I was talking with someone about roses the other day. Ok, we were both bragging about our roses, and how well they grow, despite our challenging environment. As flowers go, roses are impressive. For good reason; they’re gorgeous. They’re among the most widely celebrated flowers around. Not that everyone grows them, for many reasons, but they’re not all as hard to grow as you might think. Despite record breaking heat and life in southern Nevada, my roses continue to survive. Not that they’re thrilled with drought and record high temperatures, but unlike too many other shrubs, they won’t just keel over and die unless their soil’s dry.
Nothing survives without water, but remember, soil amended with compost can hold water without drowning the plant. And a layer of mulch, whether it be chipped bark or anything else slows down the rate of evaporation. This is one way to reduce water use but still have some non-desert landscaping.
Roses would certainly be happier if conditions were a bit less challenging, but they grow and produce flowers. In fact, as long as they have sufficient water and nutrients, and I’ll admit, a small amount of protection from the elements, quite a few rose cultivars’ll be reliable.
When I say quite a few, it’s because we can select from such a large number of rose varieties, from all over the planet. Most of us think of a beautiful, red, fragrant, hybrid tea when we hear the word “rose.” And there’s lots of glorious varieties, in red, white, yellow, and pink, but that’s just one small set of blooms among many.
While they may have originated in Western Asia, they’ve hybridized, either by themselves or with human intervention, so that now there’s over 2,500 species and hybrids. In some ways, they’ve evolved almost everywhere, except Antarctica and Australia. Now of course, you can find them in Australia, too.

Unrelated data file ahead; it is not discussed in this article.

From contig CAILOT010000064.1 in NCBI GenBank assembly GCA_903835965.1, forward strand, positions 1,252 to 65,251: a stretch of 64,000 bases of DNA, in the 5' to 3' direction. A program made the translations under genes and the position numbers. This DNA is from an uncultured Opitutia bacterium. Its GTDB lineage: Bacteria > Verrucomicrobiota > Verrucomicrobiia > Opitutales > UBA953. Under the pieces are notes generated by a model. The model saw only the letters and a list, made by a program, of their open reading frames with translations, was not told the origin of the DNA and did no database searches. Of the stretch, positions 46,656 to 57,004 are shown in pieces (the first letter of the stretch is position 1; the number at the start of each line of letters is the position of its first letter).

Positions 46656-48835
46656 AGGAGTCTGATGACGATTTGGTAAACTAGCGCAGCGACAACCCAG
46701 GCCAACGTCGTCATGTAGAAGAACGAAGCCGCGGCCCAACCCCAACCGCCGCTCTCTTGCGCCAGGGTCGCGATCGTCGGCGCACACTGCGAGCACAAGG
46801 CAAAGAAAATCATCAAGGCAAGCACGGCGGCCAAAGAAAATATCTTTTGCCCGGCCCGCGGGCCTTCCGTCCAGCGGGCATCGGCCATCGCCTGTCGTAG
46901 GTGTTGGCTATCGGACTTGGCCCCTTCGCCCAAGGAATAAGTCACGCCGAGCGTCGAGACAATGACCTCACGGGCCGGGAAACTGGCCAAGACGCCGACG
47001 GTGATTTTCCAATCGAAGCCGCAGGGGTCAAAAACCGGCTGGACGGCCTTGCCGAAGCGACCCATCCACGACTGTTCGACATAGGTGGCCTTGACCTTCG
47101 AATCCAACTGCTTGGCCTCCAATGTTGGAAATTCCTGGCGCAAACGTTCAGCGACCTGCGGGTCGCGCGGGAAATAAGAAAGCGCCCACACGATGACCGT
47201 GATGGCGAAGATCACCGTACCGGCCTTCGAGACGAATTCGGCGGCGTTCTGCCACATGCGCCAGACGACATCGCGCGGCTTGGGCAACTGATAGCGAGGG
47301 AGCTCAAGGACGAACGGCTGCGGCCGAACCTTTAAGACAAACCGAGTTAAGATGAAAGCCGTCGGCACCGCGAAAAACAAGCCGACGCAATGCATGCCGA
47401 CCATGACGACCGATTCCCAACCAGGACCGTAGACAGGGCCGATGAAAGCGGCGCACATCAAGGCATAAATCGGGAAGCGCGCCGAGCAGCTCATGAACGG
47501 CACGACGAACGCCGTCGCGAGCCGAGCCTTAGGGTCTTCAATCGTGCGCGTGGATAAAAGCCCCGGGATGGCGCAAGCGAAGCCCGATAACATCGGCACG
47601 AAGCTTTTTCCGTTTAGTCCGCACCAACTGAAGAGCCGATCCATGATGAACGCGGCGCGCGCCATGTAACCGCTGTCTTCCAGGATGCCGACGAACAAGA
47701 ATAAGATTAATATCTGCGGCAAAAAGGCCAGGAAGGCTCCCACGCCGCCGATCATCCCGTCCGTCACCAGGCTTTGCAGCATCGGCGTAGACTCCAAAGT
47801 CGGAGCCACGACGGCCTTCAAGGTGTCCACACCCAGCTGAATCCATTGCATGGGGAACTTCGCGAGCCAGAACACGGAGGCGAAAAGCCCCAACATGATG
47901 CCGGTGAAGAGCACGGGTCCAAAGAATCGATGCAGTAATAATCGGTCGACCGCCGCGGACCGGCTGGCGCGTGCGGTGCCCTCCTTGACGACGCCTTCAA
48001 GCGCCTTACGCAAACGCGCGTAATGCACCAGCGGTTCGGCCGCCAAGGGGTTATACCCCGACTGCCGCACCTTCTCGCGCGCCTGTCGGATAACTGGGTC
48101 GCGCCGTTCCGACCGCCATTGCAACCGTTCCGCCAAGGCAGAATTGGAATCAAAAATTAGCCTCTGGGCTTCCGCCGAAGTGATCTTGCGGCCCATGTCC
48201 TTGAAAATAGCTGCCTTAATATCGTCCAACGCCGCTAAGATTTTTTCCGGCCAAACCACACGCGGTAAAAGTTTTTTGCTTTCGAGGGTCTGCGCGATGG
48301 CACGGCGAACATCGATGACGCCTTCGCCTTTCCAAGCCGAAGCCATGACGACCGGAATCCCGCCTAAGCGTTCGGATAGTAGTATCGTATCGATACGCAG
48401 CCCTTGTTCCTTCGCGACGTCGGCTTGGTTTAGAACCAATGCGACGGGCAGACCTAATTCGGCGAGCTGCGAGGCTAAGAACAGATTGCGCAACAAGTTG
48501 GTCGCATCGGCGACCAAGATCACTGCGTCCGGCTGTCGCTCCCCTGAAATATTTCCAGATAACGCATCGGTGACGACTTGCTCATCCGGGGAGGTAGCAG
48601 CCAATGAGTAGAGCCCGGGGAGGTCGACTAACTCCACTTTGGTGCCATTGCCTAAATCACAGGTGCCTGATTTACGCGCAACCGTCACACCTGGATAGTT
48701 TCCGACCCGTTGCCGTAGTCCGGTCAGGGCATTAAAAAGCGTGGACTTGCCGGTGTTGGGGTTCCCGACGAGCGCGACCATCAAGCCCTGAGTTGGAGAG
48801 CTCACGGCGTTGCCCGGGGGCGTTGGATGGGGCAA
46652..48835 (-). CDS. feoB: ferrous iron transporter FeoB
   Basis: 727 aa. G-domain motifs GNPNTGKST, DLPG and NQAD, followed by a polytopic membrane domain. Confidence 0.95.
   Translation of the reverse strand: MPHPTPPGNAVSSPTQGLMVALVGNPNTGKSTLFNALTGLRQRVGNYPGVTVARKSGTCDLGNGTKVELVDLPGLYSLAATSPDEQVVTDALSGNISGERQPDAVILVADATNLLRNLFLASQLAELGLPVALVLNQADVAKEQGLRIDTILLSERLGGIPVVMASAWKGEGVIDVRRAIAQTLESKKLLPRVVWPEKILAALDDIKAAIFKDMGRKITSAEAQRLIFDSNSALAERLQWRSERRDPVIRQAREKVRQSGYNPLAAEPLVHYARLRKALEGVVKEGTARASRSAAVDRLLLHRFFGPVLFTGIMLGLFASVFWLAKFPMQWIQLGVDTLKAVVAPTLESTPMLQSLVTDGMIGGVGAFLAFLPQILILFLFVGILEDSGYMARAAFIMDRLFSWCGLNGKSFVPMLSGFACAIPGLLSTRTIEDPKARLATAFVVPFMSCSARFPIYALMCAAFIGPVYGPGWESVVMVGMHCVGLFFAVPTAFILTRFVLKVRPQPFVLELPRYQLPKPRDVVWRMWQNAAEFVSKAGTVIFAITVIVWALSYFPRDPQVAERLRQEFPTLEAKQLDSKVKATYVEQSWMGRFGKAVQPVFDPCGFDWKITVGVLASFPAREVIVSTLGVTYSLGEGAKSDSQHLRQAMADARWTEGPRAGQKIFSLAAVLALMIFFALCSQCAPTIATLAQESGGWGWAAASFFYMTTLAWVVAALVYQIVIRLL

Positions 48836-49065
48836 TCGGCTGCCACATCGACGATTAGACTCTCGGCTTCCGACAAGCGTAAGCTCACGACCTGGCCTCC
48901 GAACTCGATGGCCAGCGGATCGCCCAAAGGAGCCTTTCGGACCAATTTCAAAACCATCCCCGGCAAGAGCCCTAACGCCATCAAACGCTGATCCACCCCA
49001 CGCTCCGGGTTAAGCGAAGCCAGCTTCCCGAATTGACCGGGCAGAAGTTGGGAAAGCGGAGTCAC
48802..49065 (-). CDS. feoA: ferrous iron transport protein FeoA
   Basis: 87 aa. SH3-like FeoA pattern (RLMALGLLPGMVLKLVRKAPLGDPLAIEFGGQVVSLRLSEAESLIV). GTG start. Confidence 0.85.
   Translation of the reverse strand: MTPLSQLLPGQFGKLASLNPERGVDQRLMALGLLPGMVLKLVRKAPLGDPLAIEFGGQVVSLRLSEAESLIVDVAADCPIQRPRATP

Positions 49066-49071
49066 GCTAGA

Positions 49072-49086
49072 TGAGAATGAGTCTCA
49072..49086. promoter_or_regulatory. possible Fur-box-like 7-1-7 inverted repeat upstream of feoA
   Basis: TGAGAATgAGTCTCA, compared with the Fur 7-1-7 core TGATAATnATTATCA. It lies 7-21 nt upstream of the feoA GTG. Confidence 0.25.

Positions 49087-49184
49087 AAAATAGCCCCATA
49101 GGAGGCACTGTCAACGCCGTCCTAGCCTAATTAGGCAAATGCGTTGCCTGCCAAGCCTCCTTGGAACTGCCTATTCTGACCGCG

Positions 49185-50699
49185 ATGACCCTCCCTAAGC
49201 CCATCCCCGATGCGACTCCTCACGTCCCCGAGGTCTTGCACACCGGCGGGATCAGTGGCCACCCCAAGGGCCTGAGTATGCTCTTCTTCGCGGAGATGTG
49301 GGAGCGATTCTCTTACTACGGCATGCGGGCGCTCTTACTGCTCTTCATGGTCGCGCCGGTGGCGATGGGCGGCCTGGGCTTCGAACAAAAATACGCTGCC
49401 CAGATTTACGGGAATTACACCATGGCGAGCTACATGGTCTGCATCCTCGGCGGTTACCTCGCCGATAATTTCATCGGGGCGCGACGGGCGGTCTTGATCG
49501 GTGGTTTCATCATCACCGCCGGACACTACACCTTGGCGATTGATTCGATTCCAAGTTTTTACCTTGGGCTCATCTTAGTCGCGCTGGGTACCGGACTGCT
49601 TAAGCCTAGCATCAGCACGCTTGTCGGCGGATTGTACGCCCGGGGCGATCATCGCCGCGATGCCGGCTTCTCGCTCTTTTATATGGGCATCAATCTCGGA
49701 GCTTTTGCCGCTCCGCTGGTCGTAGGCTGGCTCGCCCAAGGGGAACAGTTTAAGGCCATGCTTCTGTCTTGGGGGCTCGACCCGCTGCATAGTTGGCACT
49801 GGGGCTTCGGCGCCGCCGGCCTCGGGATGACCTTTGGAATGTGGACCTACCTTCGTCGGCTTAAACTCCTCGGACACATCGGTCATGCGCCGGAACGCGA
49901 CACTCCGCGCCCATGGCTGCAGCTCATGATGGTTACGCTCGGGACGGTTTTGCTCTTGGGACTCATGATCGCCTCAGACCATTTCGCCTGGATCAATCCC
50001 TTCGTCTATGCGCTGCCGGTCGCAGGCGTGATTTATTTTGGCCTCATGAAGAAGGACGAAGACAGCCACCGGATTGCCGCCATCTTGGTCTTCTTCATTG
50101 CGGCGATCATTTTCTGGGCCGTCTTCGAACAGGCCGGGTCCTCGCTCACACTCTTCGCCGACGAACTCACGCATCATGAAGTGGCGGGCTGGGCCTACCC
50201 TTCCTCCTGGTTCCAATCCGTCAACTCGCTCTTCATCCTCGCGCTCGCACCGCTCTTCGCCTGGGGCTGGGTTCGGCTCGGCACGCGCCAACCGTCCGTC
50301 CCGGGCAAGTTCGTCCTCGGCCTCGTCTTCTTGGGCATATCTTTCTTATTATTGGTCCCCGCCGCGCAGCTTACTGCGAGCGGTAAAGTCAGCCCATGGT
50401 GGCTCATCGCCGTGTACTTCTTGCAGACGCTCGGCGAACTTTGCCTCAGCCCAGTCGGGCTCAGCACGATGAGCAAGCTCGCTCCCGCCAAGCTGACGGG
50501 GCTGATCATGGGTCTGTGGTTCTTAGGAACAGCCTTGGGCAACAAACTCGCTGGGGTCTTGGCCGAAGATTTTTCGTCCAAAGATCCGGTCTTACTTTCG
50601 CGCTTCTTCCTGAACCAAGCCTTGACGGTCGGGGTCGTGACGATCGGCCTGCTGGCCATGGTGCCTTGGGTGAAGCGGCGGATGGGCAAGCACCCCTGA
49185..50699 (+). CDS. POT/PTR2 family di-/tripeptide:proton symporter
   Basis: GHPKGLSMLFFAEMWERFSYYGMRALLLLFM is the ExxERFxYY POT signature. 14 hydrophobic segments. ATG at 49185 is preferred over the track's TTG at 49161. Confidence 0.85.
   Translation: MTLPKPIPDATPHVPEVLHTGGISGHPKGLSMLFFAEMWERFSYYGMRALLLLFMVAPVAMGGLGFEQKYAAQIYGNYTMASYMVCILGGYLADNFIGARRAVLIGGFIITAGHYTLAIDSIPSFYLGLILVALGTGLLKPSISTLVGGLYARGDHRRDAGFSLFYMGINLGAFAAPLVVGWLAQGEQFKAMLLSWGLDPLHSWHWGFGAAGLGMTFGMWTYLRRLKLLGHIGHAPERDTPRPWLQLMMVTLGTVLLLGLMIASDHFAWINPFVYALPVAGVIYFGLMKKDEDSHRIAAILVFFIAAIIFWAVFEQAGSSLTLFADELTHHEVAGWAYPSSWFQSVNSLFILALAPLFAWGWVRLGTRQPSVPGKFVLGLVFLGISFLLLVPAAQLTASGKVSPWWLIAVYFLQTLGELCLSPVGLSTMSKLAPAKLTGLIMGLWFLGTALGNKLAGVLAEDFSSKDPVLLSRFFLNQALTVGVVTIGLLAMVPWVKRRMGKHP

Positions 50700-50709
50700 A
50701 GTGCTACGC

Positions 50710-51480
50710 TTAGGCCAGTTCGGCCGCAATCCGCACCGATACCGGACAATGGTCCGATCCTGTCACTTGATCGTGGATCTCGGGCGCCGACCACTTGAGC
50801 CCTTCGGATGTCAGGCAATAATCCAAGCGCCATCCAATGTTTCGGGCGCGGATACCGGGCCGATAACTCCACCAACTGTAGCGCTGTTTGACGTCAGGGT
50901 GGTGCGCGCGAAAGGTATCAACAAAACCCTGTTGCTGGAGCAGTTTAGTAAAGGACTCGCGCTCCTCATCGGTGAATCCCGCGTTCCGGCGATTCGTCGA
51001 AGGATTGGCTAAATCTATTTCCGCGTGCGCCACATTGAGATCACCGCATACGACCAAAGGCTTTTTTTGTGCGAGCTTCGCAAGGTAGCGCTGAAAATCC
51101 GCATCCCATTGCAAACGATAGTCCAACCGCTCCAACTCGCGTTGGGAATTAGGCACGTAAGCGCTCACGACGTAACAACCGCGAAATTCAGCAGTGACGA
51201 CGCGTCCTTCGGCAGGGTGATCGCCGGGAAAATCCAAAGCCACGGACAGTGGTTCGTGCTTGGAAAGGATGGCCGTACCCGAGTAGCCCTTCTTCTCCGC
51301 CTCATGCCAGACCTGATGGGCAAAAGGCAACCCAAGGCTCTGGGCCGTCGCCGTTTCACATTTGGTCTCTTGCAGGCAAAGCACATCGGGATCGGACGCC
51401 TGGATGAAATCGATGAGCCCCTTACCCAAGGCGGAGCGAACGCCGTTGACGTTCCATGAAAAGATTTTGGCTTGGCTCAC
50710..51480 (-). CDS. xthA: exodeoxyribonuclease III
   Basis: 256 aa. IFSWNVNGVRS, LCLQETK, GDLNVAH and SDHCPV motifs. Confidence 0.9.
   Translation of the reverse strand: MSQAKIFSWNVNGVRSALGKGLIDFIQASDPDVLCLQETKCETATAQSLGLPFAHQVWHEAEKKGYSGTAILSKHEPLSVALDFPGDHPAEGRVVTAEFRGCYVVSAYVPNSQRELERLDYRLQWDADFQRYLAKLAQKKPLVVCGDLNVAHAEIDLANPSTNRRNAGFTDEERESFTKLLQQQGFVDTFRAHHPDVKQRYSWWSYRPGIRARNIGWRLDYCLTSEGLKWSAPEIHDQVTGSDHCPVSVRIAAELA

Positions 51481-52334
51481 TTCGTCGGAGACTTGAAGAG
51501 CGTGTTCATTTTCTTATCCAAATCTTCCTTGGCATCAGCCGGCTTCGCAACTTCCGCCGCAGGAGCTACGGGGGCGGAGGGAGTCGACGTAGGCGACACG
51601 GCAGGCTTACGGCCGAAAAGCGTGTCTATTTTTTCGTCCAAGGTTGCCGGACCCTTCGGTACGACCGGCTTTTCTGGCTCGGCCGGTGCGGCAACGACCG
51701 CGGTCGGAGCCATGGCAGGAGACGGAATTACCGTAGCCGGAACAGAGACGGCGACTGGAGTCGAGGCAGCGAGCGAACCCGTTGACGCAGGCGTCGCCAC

Over the course of that conversation, I mentioned the rose “family” and got a blank look. I pointed out that people love to organize things, and we organize life into categories. Family’s just one category, and the rose family has far more than the blossoms we admire so much. According to Wikipedia, it’s not even a particularly large family. It is, however, a diverse one, all under the title of Rosaceae.
So many of our popular fruit trees are members. Believe it or not, apples, pears, peaches, plums, almonds, apricots – they’re all distant cousins, as well as strawberries, blackberries and raspberries.
Then there’s the non-edibles, like red tip photinia – such a pretty plant that looks so bad by the end of summer – and pyracantha, which we know as firethorn. Beautiful, but it lives up to that name.
Unlike our favorite flower, not all family members do well in the heat, although most will tolerate some rough conditions for short periods of time. It’s more than just environmental problems, though.
Family members often share the same pests.
All members of Rosaceae can have aphids, and thrips, and a few diseases as well. Here in Southern Nevada our plants don’t have to deal with many diseases – one of the benefits of desert life– but there’s one that can be a problem. It’s called “fire blight” because it looks like someone took a torch to the young growth of twigs. Bacteria cause it, so chemical controls aren’t useful. I authored a fact sheet on controlling fire blight; it’s on the UNR website.
What’s funny about this disease, if any disease can be called funny, is that it attacks most members of the rose family, but not roses! Yet another reason to appreciate these plants.
For KNPR’s Desert Bloom, this is Dr. Angela O’Callaghan, Nevada’s Social Horticulture Specialist.